Charles Rafini, the Aruban teen who says he found the underwear and condoms in the brush, as well as duct tape and a string cut from a bikini or halter top, at a location commonly known to locals as a make-out spot, described the underwear he found as pink with flowers on them. He told FOX News on Wednesday that the location of the findings "is not too far" from the Marriott hotel.
When Rafini hand-carried the articles to police, he said, "they told me, 'nice job' ... and they will go figure out what's going on."
When asked how the island nation — heavily dependent on the tourism industry for its livelihood — is different since Holloway's disappearance, which has gained international attention, Rafini said: "It's changed everything. Aruba is doing worse."
But FOX News has learned that the intense search in the area was also prompted by information from one of the three suspects. Tuesday's search was the second for that area.
An FBI spokeswoman also confirmed that Aruban officials have not requested more evidence processing at the bureau's lab in Quantico, Va. However, FBI agents are being included in police briefings, and one agent is being allowed to observe interviews with the suspects through a live video feed or through glass.
Arubans have displayed an eagerness to dispel the shadow cast over their home and help out with the investigation. Reporters from Aruban radio station Top 95 launched their own search before police arrived at the Marriott, and said they found a pair of torn pink-and-white polka dot panties and three condoms, two of them used.
One of the journalists, Albert Vrolijk, said they also found some duct tape wrapped around a tree. The reporters handed their findings over to police, who refused to comment.
Tourism Authority Managing Director Myrna Jansen-Feliciano said "the whole beach area is a place where couples go."
"It could be anybody's" panties and condoms, she said.
No Charges Yet in Case
The latest search came after a former hotel security guard who was released from custody Monday told reporters that he spoke with one of the three youths being held in connection with Holloway's disappearance while he was detained in an adjacent jail cell.
Antonius "Mickey" John said Deepak Kalpoe told him that he, his younger brother and Van Der Sloot lied about returning the 18-year-old teenager to the Holiday Inn on the morning of May 30, the day Holloway disappeared on this Dutch Caribbean island.
Instead, Kalpoe said, they dropped Van Der Sloot and Holloway off near the Marriott, about 10 blocks north of the Holiday Inn, John said. The area searched Tuesday, Malmok beach (search), is next to the Marriott's Palm Beach, and is a popular spot for nighttime lovers.
Kalpoe also allegedly told John that about an hour after dropping the couple off he received a cell phone text message from Van Der Sloot, saying he would e-mail Kalpoe as soon as he got home. Kalpoe said Van Der Sloot never sent the promised message, John said.
Holloway vanished hours before she was expected at the airport to return home after a vacation with 124 classmates and seven chaperones celebrating their high school graduation in Mountain Brook, Alabama. Her U.S. passport and packed bags were found in her room.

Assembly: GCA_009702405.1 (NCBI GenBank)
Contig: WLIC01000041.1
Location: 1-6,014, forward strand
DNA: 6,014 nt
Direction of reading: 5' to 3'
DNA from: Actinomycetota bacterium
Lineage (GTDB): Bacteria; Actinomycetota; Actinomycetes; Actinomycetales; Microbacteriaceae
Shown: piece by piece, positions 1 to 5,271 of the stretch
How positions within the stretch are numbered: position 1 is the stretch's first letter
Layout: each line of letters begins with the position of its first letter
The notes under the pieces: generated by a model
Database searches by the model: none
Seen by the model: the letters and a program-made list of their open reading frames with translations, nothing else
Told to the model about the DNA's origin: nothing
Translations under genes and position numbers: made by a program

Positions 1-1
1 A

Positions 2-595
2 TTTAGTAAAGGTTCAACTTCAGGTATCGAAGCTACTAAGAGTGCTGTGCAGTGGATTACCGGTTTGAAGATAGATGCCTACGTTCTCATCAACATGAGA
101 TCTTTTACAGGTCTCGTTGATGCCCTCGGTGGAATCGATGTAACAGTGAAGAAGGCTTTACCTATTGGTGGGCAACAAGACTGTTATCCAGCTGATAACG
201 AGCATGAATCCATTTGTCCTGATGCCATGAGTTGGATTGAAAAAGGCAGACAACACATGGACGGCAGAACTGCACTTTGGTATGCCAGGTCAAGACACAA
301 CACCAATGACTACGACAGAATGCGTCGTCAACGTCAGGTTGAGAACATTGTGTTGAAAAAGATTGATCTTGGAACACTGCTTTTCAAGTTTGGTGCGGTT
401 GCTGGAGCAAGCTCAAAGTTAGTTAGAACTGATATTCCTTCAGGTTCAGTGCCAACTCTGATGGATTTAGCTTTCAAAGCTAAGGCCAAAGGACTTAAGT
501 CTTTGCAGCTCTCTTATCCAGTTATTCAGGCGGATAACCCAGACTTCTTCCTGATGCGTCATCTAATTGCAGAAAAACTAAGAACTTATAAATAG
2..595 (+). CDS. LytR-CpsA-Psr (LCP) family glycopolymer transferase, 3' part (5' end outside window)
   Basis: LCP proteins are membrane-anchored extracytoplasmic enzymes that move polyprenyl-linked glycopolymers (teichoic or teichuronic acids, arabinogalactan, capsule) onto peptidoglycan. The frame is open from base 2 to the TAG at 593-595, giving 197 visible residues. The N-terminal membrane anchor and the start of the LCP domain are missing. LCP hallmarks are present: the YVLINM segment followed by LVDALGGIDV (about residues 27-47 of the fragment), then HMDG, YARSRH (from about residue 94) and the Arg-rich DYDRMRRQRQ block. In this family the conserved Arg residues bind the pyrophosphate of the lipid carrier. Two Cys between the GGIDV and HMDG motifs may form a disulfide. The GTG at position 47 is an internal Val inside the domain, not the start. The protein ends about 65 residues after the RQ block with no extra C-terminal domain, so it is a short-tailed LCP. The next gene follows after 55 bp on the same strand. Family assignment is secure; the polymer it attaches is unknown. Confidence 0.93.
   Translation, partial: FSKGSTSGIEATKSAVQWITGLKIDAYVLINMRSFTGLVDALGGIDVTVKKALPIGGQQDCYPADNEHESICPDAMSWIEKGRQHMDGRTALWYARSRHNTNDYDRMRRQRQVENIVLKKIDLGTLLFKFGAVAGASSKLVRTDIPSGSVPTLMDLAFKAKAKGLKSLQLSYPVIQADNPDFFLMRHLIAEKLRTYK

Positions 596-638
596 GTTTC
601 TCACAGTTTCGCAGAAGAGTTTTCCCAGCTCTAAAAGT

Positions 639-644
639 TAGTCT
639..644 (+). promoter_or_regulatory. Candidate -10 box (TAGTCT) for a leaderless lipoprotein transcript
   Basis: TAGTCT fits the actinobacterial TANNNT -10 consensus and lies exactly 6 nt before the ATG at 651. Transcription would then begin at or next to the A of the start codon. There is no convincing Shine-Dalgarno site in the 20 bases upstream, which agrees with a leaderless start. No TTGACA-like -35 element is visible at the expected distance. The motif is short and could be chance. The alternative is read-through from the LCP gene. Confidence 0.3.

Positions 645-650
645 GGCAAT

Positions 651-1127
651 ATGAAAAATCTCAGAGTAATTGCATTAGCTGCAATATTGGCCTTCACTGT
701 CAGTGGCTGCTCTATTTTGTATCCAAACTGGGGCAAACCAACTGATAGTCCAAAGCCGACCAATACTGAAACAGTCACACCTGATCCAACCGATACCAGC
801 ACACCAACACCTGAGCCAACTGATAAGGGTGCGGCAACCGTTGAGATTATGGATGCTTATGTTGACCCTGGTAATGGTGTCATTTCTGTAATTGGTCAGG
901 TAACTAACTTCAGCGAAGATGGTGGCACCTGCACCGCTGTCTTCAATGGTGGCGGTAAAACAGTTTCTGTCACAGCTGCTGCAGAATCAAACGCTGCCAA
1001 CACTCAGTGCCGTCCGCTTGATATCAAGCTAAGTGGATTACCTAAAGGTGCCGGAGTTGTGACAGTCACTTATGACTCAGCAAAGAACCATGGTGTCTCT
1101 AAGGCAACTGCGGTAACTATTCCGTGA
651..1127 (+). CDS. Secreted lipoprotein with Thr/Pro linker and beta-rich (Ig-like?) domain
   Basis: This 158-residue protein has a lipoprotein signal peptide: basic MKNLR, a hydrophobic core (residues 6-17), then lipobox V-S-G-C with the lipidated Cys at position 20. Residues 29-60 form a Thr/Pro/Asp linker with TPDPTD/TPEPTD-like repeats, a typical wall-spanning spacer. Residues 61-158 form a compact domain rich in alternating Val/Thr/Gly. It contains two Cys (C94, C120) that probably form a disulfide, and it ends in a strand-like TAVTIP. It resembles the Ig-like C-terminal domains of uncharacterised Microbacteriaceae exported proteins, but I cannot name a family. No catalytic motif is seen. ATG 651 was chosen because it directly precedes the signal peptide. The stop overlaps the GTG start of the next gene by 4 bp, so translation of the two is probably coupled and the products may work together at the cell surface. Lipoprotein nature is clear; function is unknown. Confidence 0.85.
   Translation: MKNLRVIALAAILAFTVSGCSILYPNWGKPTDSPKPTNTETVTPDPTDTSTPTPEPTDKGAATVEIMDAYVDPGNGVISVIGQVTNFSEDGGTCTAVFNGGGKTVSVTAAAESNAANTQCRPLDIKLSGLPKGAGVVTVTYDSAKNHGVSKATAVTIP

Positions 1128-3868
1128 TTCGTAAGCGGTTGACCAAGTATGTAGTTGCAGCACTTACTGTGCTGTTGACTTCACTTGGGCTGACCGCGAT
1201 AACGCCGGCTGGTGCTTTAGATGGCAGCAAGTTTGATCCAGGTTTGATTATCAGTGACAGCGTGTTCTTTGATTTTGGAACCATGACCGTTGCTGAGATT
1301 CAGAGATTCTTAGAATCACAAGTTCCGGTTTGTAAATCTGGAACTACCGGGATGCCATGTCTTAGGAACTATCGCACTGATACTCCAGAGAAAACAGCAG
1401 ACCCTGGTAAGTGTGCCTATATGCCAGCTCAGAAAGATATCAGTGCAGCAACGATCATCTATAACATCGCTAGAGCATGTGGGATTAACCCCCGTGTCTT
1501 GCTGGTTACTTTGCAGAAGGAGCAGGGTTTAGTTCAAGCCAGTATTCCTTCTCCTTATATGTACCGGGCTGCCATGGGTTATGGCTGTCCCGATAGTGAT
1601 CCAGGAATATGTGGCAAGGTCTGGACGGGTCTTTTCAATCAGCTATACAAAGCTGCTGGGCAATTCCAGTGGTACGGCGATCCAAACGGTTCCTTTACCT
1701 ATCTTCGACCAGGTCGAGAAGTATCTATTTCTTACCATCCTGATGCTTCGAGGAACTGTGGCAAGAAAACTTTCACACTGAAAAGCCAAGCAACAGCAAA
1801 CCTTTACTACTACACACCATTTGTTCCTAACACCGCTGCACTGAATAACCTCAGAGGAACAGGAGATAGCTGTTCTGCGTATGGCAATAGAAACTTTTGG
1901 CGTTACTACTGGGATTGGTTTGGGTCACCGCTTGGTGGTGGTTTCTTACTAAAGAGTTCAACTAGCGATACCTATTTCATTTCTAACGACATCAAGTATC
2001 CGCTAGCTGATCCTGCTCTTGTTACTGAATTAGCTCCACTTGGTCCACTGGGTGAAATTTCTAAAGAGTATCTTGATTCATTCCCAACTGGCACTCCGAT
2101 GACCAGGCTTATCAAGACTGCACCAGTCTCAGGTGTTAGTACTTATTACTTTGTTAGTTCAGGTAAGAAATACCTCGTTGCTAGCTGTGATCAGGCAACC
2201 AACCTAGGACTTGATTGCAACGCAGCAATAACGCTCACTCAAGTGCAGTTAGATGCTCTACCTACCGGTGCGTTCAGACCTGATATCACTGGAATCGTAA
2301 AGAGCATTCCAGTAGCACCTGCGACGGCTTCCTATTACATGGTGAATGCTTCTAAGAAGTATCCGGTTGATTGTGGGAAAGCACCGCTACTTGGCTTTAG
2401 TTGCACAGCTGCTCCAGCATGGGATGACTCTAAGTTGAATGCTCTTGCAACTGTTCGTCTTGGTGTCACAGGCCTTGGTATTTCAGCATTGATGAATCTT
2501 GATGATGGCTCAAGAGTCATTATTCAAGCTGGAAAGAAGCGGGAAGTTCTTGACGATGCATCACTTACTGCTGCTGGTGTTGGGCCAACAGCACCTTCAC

The two Surinamese brothers had told police that Van Der Sloot and Holloway were kissing in the back seat of a car, and that when they dropped her off about 2 a.m., they saw a black security guard in a black security jacket approaching her.
John swore he was never in the area at that time of the night and said that Kalpoe apologized to him in jail. "He told me, 'Sorry,' and told the police I should be free."
Attorney General Caren Janssen declined comment on John's statements.
No one has been charged in the case, and lawyers for the three youths still in custody and the two freed men all say their clients are innocent. Lawyers for the three young men did not return messages seeking comment Tuesday.
A couple of Holloway's family members arrived on the scene Tuesday afternoon as police cordoned off several streets in front of the Marriott and investigators descended upon the swampy terrain next door.
Asked why police searched the area, Comemencia replied, "We got some information we needed to check." He would not say if authorities were acting on what John said. He also declined to comment on whether any of the three young men still in custody had changed their versions of what happened the night the teen disappeared.
There is a small pond, perhaps four to six feet deep, in the underbrush that was being searched. A large fire truck pumper truck was parked on the road. Earlier, what appeared to be a generator was dropped off by a flatbed truck. Reporters said they saw the pond being slowly drained.
The release from jail of John and another former hotel security guard, Abraham Jones, 28, came after Holloway's mother told The Associated Press on Sunday that she believed they were innocent but that the three other youths knew what happened to her daughter.
FOX News' Jonathan Serrie, Rick Leventhal, Catherine Herridge and The Associated Press contributed to this report.